Step 3: Code for LED brightness control
In this step, I will explain code required to use the above circuit for changing the LED’s brightness. If you are not familiar with how to use the Arduino IDE, please see my getting started blog. Here is a short but complete code-
Now, let us understand the code step by step.
In this segment, I create a variable called pwm and give it a value of 11. Replace 11 with whichever pin you have used. I then set the pin to output mode.
Next, I send an analogue value(0 to 255) to the pin using the analogWrite function. The function accepts all whole number values from 0 to 255. Any value higher or lower will result in an error. Any decimal values are also not allowed. The value passed represents a voltage between 0 and 5v.
The conversion formula is-
value = (required voltage)*255/5
This can be further simplified to-
value = (required voltage)*51
Using this, you can see that the program first sets the voltage to 5v(or HIGH), waits for 0.75 seconds, sets it to 2.5v, waits once more, sets the voltage to 0v(or LOW), waits one last time and repeats everything.
The setting of 2.5v i.e. analogWrite(pwm,127) is internally doing the cycles of On and Off at the required frequency to produce this output via the PWM capable pin. We don’t have to do this in our code. This is how PWM is natively supported on Arduino.
You can compile and upload the code to the board now, and if everything has gone well you should see the LED switch on, change to half the previous brightness (but still stay on) and finally switch off.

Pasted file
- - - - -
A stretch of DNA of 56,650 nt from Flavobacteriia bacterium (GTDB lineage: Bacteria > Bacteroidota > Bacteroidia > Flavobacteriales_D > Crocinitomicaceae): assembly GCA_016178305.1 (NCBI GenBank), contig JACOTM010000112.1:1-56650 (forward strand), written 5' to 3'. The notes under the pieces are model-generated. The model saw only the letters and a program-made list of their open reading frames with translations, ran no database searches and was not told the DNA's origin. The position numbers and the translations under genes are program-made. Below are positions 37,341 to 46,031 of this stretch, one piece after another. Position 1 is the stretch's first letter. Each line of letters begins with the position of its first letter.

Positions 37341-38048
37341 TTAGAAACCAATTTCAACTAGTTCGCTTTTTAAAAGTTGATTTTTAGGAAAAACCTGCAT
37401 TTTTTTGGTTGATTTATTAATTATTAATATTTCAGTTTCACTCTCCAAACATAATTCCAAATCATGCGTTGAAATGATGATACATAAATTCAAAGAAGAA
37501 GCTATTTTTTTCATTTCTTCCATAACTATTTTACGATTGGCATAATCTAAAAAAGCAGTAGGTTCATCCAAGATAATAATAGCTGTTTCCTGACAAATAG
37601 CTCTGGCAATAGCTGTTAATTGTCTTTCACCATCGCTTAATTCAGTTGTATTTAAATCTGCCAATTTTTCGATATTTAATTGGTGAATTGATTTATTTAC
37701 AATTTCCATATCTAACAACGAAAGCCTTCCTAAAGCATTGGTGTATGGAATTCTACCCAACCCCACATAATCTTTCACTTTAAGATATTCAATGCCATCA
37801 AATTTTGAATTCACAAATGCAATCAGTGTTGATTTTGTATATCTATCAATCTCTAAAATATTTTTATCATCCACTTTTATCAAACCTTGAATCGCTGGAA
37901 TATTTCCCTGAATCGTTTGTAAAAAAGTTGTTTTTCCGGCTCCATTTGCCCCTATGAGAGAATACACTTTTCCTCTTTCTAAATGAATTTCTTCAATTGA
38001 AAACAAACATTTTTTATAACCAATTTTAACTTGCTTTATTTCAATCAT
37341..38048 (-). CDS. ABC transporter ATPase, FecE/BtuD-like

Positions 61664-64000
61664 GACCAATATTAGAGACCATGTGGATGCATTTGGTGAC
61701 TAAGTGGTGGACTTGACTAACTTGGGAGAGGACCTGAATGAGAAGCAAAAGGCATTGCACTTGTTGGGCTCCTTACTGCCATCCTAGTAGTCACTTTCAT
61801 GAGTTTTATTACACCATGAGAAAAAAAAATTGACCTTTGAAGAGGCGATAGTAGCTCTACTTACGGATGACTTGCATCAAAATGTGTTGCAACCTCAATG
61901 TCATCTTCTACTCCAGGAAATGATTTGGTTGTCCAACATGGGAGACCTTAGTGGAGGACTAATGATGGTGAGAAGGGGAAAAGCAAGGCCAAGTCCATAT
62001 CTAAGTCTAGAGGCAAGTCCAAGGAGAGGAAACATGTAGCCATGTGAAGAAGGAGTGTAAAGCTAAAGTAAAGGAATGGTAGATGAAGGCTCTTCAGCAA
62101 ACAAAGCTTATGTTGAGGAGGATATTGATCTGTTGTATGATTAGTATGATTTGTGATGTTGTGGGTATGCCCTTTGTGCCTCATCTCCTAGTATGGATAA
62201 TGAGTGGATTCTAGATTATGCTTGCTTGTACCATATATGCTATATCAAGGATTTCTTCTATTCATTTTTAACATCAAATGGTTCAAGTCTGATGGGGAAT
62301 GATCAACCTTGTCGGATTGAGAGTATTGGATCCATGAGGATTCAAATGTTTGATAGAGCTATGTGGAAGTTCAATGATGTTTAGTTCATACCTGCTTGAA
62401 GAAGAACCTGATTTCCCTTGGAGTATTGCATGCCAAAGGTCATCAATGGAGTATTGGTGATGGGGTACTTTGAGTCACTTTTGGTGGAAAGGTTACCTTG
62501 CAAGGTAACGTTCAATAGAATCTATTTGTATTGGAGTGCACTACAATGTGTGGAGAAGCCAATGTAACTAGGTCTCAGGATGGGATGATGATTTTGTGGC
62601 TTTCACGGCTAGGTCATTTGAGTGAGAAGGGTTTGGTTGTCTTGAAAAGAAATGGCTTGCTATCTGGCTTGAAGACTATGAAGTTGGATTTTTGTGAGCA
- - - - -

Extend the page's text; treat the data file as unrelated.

Step 4: Playing around a bit
Now that we have understood the program, let us tweak it and play around a bit.
Try replacing analogWrite(pwm, 255) with digitalWrite(pwm, HIGH). You will see that this does not change the output. This is because in both cases, you are telling the pin to do the same thing, which is be on 100% of the time, giving an output of 5v. The same can be said for analogWrite(pwm, 0) and digitalWrite(pwm, LOW), as both tell the pin to be off 100% of the time, that is output 0v. The type of pin does not matter when we are dealing with On or Off state as that is the normal behavior expected of a microcontroller.
You can try replacing the values to see how the brightness of the LED changes. You can even try to write a program which causes to LED to gradually fade from off to full brightness and back.
Your comments are always welcome!
Here are a few online places to buy the parts from. A google search will yield many more.